4
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The task is taken from leetcode

Design a stack that supports push, pop, top, and retrieving the minimum element in constant time.

push(x) -- Push element x onto stack.

pop() -- Removes the element on top of the stack.

top() -- Get the top element.

getMin() -- Retrieve the minimum element in the stack.

Example:

MinStack minStack = new MinStack();

minStack.push(-2);

minStack.push(0);

minStack.push(-3);

minStack.getMin(); --> Returns -3.

minStack.pop();

minStack.top(); --> Returns 0.

minStack.getMin(); --> Returns -2.

My first solution

/**
 * initialize your data structure here.
 */
var MinStack = function() {
  this.repo = [];
};

/** 
 * @param {number} x
 * @return {void}
 */
MinStack.prototype.push = function(x) {
  if (!isNaN(x)) {
    this.repo.push(x);    
  }
};

/**
 * @return {void}
 */
MinStack.prototype.pop = function() {
  return this.repo.pop();
};

/**
 * @return {number}
 */
MinStack.prototype.top = function() {
  return this.repo[this.repo.length - 1];
};

/**
 * @return {number}
 */
MinStack.prototype.getMin = function() {
  if (this.repo) {
    const copy = this.repo.slice(0);
    return copy.sort((a,b) => a - b)[0];
  }
};

My second solution

/**
 * initialize your data structure here.
 */
var MinStack = function() {
  this.repo = [];
  this.minRepo = [];
};

/** 
 * @param {number} x
 * @return {void}
 */
MinStack.prototype.push = function(x) {
  if (!isNaN(x)) {
    if (!this.minRepo.length || x <= this.minRepo[0]) {
      this.minRepo.unshift(x);
    }
    this.repo.push(x);    
  }
};

/**
 * @return {void}
 */
MinStack.prototype.pop = function() {
  if (this.repo.pop() === this.minRepo[0]) {
    this.minRepo.shift();
  }
};

/**
 * @return {number}
 */
MinStack.prototype.top = function() {
  return this.repo[this.repo.length - 1];
};

/**
 * @return {number}
 */
MinStack.prototype.getMin = function() {
  if (this.minRepo.length) {
    return this.minRepo[0];
  }
};

For the second solution I was thinking of adding the numbers not from the back (with push) but instead from the front (with unshift). The advantage is that I would need less operation inside the method top (return this.repo[0] would be sufficient - no need for calculating the last element with this.repo.length - 1). But I don't whether this would be "weird" and would mean too much "mental mapping" (the function is called push but I use a shift inside).

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4
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Inconsistent style

The getMin function checks if the stack is empty, and the top function doesn't. This inconsistency is confusing. I'm not sure which way is better, but it's good to be consistent.

Unnecessary and over-eager input validation

push checks if the parameter is a number, and quietly does nothing if it isn't. If non-numbers should not be allowed, then it would be better to throw an exception than quietly ignore. In any case, this check is not required by the exercise.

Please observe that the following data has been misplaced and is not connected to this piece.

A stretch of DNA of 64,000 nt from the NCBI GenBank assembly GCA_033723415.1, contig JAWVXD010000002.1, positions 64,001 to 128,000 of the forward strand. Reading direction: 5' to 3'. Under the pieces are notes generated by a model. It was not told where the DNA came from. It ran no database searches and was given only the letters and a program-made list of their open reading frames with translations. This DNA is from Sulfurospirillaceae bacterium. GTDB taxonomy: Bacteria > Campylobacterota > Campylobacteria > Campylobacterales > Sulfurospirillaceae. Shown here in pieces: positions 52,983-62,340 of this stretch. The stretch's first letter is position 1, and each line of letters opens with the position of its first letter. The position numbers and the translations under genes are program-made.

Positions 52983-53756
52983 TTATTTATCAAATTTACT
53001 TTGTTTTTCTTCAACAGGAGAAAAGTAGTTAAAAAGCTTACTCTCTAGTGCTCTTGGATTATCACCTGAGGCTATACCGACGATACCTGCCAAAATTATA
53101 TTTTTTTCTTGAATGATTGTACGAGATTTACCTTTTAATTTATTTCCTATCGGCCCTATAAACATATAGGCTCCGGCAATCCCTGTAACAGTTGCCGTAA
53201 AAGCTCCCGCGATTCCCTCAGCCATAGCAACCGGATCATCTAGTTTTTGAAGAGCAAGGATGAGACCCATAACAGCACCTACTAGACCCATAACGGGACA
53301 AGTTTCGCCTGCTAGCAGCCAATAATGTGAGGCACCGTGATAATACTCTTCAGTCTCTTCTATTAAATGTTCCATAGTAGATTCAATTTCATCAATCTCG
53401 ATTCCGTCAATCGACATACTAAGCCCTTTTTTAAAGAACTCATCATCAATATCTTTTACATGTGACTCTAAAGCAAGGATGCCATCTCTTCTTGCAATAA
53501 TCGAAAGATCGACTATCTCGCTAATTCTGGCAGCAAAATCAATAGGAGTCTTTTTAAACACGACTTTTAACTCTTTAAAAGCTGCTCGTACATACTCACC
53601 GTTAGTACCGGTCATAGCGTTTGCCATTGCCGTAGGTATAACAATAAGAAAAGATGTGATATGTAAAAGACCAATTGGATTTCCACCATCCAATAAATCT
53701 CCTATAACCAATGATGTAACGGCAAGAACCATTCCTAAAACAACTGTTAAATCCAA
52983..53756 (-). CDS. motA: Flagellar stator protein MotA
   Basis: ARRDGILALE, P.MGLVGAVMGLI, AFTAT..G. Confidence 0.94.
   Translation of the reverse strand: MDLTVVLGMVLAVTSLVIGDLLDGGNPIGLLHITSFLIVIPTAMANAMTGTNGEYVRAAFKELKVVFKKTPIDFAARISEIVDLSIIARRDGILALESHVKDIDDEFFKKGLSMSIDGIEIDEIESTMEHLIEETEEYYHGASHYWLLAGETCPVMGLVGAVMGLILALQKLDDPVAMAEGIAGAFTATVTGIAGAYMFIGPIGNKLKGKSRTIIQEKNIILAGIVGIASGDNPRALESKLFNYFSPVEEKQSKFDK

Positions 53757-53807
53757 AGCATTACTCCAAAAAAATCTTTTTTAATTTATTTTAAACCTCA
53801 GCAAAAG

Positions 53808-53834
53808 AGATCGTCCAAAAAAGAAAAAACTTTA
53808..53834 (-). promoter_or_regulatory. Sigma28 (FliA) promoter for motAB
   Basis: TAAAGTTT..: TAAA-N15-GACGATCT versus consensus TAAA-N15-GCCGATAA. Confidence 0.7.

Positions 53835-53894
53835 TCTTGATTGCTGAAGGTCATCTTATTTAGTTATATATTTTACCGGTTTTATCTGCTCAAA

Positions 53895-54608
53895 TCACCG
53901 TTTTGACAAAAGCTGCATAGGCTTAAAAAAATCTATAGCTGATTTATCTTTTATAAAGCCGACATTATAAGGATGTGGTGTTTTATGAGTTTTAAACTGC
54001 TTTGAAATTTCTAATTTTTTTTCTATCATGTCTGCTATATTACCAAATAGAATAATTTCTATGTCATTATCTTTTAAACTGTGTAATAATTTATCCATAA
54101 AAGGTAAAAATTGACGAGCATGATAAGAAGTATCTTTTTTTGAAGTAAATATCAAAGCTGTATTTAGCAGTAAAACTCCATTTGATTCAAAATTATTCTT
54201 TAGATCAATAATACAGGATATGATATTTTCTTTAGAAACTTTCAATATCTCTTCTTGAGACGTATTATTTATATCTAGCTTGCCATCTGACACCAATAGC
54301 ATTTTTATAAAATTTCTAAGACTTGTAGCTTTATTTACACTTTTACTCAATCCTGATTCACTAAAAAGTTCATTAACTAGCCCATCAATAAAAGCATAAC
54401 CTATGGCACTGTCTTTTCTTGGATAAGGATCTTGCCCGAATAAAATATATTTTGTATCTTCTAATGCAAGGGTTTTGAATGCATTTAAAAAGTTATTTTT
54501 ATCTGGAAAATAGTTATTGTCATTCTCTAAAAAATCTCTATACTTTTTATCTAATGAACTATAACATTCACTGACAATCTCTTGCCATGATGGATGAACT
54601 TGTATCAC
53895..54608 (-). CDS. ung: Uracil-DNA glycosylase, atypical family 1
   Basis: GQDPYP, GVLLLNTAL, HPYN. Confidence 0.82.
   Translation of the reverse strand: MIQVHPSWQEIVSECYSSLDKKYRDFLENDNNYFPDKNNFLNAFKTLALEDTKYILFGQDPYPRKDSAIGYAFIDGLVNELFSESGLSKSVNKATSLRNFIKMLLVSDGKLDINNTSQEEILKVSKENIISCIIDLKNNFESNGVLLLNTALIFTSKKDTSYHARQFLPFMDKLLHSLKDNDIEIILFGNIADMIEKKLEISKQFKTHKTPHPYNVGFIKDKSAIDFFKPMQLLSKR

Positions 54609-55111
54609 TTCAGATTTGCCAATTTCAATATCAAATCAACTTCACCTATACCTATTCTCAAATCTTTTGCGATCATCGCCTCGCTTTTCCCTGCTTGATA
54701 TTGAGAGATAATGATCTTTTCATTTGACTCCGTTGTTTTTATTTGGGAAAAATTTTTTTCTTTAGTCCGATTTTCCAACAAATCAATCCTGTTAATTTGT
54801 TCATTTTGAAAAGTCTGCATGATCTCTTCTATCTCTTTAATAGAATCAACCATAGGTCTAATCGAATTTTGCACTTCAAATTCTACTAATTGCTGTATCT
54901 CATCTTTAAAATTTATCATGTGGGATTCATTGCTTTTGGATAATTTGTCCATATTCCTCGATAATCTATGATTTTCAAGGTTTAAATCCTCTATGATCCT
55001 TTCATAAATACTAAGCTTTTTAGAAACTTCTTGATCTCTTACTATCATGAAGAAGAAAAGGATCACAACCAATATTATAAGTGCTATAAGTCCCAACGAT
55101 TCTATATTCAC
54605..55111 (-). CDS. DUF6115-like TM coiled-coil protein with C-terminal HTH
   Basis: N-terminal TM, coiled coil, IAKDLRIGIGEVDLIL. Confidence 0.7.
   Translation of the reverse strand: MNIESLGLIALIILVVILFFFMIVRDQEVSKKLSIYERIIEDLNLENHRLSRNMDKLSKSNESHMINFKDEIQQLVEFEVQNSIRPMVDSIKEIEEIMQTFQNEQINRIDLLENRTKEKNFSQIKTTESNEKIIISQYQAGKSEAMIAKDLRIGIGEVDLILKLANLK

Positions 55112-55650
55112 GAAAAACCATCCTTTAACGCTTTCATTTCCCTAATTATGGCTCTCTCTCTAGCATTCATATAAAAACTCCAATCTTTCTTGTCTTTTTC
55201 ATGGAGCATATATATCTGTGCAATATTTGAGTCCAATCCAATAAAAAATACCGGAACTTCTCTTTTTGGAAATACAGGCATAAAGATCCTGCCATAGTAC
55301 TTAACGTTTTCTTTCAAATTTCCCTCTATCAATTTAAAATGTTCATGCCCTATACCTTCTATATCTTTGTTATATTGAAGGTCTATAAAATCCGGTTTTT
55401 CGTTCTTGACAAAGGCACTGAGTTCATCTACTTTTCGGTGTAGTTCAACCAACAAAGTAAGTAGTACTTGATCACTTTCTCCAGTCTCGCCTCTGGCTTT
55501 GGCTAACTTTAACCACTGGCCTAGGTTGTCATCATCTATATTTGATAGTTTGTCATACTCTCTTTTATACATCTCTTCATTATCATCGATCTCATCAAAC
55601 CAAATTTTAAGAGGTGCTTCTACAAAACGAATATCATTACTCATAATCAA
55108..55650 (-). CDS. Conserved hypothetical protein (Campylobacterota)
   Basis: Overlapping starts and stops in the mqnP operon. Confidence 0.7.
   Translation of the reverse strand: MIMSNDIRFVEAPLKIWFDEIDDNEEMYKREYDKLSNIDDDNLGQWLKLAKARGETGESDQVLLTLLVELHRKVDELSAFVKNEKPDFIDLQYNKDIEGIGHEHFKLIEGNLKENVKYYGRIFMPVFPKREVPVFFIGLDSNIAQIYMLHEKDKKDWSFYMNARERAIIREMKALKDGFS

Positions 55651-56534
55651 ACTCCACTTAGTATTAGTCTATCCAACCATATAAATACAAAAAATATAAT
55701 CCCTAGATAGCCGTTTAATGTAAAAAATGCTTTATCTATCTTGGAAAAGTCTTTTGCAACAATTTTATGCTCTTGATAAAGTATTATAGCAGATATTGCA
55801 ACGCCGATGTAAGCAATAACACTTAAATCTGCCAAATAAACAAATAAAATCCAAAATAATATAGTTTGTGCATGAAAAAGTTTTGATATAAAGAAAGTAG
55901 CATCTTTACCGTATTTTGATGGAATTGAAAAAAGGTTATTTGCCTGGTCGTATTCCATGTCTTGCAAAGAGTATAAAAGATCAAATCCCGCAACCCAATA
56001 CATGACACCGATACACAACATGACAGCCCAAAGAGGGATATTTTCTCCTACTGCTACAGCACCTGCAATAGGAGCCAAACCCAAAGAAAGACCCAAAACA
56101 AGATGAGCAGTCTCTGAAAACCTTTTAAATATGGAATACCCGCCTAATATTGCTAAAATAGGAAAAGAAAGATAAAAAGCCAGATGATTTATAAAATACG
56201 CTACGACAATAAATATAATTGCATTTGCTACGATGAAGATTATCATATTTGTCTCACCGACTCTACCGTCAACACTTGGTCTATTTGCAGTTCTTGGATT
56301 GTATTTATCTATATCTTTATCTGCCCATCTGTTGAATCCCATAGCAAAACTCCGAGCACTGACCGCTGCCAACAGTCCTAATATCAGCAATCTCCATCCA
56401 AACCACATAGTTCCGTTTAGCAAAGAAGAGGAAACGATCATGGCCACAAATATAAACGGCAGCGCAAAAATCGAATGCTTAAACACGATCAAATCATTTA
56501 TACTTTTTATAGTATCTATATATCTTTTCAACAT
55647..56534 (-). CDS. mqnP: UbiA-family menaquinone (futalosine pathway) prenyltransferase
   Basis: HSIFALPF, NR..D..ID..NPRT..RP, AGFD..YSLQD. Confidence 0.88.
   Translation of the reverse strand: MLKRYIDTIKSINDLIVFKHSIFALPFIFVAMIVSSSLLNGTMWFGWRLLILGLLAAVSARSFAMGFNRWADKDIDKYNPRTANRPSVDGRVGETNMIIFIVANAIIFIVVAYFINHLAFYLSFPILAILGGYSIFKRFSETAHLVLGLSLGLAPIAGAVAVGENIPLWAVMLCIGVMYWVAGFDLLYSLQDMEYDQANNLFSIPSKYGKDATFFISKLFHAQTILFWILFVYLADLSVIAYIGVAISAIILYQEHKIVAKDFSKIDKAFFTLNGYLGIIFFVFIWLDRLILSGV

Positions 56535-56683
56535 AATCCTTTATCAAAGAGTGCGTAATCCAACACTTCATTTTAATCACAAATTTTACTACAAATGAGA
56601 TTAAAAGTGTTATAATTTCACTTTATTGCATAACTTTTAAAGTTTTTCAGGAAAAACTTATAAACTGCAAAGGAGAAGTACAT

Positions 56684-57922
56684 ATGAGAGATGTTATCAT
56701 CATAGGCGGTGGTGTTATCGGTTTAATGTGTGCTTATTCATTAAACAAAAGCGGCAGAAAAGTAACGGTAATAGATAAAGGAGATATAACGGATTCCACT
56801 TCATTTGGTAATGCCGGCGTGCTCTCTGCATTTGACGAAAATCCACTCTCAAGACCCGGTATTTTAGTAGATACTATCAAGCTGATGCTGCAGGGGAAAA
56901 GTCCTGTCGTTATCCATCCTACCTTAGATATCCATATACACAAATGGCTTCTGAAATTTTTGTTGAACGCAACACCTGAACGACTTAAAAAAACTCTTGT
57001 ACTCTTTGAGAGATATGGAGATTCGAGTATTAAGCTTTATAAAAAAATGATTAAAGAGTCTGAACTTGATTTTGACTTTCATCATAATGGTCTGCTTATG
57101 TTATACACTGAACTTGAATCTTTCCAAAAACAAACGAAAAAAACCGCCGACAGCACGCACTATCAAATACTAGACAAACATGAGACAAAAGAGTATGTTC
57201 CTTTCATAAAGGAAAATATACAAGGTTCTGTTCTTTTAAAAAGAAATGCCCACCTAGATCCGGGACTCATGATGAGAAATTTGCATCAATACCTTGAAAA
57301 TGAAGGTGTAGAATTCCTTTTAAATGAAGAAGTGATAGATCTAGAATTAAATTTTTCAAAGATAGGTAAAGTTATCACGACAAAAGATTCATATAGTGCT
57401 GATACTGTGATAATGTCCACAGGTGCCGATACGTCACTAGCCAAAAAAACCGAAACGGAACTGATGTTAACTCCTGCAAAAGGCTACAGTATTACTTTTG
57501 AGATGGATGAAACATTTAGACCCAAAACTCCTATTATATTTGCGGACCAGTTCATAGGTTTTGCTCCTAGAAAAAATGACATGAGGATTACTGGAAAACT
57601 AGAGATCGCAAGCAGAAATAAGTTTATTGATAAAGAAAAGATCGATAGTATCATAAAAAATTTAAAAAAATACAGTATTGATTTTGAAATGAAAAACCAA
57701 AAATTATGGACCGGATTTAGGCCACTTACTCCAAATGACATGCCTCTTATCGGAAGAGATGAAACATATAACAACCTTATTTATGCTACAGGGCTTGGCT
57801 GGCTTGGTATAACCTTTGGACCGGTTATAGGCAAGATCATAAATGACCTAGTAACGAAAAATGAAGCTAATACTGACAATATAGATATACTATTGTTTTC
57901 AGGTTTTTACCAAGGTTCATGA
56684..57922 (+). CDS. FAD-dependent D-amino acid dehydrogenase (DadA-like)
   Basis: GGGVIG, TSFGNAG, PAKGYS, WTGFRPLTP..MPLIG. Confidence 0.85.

Naming

Instead of repo, it would be more natural to call it stack. With the push and pop methods of JavaScript arrays, the illusion is perfect.

Building from common building blocks

The second solution builds a secondary storage with the minimum values, and makes some effort to avoid duplicates. I'm not sure the extra effort is worth the added complexity. It would be simpler to not try to avoid duplicates, and simply add the pair of current and minimum values on every push. Then, it becomes easy to see that an implementation is possible without reimplementing a stack: under the hood you can use a stack, and the public methods simply encapsulate the transformations necessary for the underlying storage of value pairs.

var MinStack = function() {
    this.stack = [];
};

MinStack.prototype.push = function(x) {
    const min = this.stack.length ? Math.min(this.getMin(), x) : x;
    this.stack.push([x, min]);    
};

MinStack.prototype.pop = function() {
    this.stack.pop()[0];
};

MinStack.prototype.top = function() {
    return this.stack[this.stack.length - 1][0];
};

MinStack.prototype.getMin = function() {
    return this.stack[this.stack.length - 1][1];
};
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  • \$\begingroup\$ Your solution requires more space, doesn't it? \$\endgroup\$ – thadeuszlay May 18 at 6:26
  • \$\begingroup\$ @thadeuszlay it's on the same order of space complexity as yours (\$O(n)\$), but yes, on average it will use more space. \$\endgroup\$ – janos May 18 at 8:24
3
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The getMin function is not constant. You need to keep track of the minimum value whenever you push or pop.

Furthermore you should name your functions.

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  • \$\begingroup\$ In the first solution you mean? \$\endgroup\$ – thadeuszlay May 17 at 18:30
  • \$\begingroup\$ In the second solution I keep track of the minimum value with every push and pop. \$\endgroup\$ – thadeuszlay May 17 at 19:08
  • \$\begingroup\$ Yes, I meant in the first anser. \$\endgroup\$ – konijn May 17 at 23:40

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